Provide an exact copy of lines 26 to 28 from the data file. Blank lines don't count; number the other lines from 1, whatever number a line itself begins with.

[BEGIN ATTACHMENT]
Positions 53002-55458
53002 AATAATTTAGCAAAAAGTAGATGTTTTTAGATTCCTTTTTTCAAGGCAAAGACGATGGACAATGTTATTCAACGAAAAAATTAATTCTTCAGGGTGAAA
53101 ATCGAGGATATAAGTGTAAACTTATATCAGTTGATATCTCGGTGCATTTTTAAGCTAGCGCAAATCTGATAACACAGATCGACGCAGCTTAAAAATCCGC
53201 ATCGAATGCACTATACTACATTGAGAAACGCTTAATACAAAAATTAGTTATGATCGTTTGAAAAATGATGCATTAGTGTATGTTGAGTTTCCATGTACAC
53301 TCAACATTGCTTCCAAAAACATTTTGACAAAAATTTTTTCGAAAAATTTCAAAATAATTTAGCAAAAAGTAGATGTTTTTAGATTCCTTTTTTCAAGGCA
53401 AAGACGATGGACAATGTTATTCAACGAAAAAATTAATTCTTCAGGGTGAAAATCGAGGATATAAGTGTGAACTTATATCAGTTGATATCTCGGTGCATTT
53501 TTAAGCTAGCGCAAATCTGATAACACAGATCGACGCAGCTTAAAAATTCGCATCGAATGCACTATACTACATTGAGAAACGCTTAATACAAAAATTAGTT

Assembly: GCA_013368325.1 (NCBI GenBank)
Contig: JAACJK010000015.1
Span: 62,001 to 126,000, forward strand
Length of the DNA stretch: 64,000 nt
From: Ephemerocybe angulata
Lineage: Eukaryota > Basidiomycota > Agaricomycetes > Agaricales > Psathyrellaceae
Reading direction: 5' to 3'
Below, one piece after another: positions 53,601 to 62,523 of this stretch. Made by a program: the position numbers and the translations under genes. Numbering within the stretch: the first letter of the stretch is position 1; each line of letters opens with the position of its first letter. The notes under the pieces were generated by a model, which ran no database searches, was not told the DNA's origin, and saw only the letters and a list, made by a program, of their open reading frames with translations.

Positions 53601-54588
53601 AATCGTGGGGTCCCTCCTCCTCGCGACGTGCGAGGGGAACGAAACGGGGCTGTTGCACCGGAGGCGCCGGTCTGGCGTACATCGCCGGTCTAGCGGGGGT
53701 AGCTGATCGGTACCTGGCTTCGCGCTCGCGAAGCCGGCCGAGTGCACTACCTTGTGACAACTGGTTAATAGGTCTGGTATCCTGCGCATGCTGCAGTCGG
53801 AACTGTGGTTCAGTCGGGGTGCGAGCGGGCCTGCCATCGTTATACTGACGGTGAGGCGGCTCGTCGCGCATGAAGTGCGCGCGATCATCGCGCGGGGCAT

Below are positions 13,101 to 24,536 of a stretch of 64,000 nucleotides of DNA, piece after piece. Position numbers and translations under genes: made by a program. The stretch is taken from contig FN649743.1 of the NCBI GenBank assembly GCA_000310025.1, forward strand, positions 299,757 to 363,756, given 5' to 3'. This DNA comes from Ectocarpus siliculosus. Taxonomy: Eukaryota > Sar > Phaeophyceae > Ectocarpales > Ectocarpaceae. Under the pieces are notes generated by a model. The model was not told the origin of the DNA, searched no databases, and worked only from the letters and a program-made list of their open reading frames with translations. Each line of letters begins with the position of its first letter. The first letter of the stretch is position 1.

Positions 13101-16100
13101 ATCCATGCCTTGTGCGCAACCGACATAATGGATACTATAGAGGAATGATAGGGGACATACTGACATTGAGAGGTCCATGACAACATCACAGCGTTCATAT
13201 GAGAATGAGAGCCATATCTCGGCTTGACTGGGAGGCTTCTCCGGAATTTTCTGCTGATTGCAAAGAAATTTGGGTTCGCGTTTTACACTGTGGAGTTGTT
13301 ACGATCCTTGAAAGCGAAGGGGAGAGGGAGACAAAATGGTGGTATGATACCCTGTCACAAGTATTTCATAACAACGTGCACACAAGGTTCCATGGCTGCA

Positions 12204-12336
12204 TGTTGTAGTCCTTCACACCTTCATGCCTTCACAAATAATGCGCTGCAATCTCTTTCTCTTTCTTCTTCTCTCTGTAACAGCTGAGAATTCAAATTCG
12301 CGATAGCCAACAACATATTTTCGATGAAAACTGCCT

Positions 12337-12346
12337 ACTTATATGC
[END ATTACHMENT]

12204 TGTTGTAGTCCTTCACACCTTCATGCCTTCACAAATAATGCGCTGCAATCTCTTTCTCTTTCTTCTTCTCTCTGTAACAGCTGAGAATTCAAATTCG
12301 CGATAGCCAACAACATATTTTCGATGAAAACTGCCT

Positions 12337-12346